Don't be surprised if MSE2 never gets out of beta.

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Wed, 2006-06-28 19:39
Nemephosis

http://mtglair.de/editor.html

Nice. Very nice. So now things like this program are in danger of Wizards' law team.

Guess they figured they got away with it once, so they can keep doing it now.

Wed, 2006-06-28 19:48
Knight Otu

Odd, after the post on the other thread, I checked that site, and didn't see it, but following this link, I do.

Also posts as Ashardalon, Eques Concordia, and Guinea Pig (only elsewhere).

Wed, 2006-06-28 19:53
Nemephosis

Twan would have to take out all the images and frames, and give us just the program, and then the symbols and frames would have to be downloaded separately. It's either that, or no MSE, and I know which one I'd want. That's why Magic Workstation hasn't been shut down: It doesn't come with the trademarked images, which is what they're pissing and crying about this time.

Here's the email Wollo (Oliver Weikopf) got that he posted, in case you can't see it on that site for whatever reason:

Subject: Infringement of Wizards of the Coast, Inc. Copyrights and Trademarks

Dear Mr. Weikopf:

We are counsel for Wizards of the Coast, Inc. ("Wizards"), the owner of the copyrights and trademarks to the MAGIC: THE GATHERING® Trading Card Game. We have recently become aware that you are making available on your website, www.mtglair.de, a tool called MtG Editor that allow users to create their own MAGIC: THE GATHERING® trading cards. The site includes many sample trading cards, as well as entire sets that have been made using the MtG Editor. These trading cards copy the overall look and feel of genuine MAGIC: THE GATHERING® trading cards and also include MAGIC: THE GATHERING® Mana and Tap symbols.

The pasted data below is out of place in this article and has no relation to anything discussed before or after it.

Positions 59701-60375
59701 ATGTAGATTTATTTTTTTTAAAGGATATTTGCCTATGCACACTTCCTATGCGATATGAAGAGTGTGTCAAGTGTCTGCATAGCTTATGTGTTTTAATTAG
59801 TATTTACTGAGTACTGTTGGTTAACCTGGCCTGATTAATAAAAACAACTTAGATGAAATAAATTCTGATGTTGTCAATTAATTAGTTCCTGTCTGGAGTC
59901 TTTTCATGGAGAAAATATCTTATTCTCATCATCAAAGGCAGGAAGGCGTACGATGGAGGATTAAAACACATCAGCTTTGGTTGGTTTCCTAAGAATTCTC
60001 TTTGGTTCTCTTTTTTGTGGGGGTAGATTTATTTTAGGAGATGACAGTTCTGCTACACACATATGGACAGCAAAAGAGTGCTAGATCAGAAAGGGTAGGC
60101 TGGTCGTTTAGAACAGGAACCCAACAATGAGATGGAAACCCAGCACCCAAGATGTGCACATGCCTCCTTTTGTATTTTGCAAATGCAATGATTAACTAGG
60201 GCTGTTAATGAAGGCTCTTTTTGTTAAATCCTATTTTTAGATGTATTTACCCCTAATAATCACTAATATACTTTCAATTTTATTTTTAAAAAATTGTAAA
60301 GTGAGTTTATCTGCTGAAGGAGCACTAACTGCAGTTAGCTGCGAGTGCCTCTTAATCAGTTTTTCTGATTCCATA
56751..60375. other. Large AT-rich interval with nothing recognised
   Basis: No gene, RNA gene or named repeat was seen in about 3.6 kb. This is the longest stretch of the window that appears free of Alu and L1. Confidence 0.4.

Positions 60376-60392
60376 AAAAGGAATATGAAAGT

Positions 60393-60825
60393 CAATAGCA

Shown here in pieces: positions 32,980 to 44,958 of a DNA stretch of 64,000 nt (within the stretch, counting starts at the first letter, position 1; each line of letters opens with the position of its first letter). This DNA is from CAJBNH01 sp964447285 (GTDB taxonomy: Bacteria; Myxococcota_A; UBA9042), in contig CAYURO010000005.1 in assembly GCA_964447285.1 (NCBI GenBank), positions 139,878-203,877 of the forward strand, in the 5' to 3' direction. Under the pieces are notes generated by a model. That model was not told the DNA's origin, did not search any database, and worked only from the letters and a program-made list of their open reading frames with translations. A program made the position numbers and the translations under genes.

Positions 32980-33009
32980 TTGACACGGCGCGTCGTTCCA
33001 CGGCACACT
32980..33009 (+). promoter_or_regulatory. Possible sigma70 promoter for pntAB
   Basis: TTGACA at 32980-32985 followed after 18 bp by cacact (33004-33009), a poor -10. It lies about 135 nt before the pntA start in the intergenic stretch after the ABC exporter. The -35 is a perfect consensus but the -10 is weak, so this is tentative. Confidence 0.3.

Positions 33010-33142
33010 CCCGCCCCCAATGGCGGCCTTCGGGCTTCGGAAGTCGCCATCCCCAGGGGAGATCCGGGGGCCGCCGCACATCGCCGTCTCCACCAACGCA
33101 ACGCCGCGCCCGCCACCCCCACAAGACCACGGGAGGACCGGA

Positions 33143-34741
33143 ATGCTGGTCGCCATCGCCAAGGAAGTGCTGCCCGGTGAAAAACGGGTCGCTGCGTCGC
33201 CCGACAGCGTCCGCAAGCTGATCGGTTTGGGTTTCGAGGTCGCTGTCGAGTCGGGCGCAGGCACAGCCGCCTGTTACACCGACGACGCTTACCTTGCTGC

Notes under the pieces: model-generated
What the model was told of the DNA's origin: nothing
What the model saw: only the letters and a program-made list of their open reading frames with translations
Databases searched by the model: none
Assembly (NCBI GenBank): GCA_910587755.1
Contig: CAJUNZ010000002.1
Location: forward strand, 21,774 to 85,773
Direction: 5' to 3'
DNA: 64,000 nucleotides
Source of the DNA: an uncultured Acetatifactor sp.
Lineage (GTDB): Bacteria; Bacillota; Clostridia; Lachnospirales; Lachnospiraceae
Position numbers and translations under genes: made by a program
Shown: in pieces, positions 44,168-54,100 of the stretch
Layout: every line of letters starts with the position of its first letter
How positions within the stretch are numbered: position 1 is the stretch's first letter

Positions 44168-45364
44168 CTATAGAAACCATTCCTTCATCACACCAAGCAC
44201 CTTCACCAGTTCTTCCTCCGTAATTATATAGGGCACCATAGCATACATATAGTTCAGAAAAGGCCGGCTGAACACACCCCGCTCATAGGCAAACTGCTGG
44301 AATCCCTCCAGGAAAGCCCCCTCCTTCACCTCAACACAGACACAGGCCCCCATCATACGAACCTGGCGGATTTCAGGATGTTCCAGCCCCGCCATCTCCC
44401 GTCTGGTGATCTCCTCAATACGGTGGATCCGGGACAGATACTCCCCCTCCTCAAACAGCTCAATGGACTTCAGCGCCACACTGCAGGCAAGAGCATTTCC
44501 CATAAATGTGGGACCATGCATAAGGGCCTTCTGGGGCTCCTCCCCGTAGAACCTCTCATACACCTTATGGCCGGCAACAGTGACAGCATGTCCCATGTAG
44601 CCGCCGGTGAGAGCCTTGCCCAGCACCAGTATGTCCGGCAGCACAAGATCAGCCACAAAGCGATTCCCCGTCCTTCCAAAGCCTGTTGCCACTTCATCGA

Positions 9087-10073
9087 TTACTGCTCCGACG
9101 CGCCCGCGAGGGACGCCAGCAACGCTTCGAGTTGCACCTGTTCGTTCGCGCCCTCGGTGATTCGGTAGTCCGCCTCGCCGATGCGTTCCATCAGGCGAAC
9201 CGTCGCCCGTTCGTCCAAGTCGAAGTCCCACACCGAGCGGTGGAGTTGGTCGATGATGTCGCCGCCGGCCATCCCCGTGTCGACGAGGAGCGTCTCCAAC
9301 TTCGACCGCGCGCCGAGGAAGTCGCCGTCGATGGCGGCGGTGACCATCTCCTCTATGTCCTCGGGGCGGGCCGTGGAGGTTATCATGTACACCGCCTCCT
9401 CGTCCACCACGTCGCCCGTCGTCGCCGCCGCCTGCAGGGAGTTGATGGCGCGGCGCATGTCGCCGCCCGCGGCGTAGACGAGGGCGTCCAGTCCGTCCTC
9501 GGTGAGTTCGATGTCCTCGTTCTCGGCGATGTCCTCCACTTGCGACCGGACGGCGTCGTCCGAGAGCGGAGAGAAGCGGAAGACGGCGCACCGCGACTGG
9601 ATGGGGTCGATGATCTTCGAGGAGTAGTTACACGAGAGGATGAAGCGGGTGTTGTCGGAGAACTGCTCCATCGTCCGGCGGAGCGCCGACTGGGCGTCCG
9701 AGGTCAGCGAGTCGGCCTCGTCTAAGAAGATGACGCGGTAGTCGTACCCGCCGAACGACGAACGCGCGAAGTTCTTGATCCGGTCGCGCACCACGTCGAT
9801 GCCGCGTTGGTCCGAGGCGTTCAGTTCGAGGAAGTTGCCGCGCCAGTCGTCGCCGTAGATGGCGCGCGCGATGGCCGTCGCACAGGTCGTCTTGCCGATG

Wizards owns the copyrights and trademark rights to the MAGIC: THE GATHERING® trading card game, including the cards themselves as well as the Mana and Tap symbols. Your unauthorized copying of the MAGIC: THE GATHERING® Mana and Tap symbols constitutes copyright infringement in violation of 17 U.S.C. § 501. Your unauthorized use of the MAGIC: THE GATHERING® Mana and Tap symbols and overall look and feel of the trading cards violates the federal trademark laws, including 15 U.S.C. §§ 1114(1) and 1125(a), by creating a likelihood of confusion with respect to Wizards’ authorization or sponsorship of or association with your MtG Editor tool and website. This unauthorized use is also likely to dilute the distinctive quality of Wizards’ MAGIC: THE GATHERING® marks in violation of 15 U.S.C. § 1125(c).

We therefore demand that you immediately cease and desist from any further use or distribution of the MtG Editor tool and remove it from your website, and remove all infringing MAGIC: THE GATHERING® trading cards and trading card sets created using the MtG Editor tool from your website.

Please provide your written agreement to the above, as soon as possible and in any event within ten days. This letter does not purport to be a complete statement of the facts or the law and is without prejudice to Wizards’ legal and equitable rights.

Sincerely yours,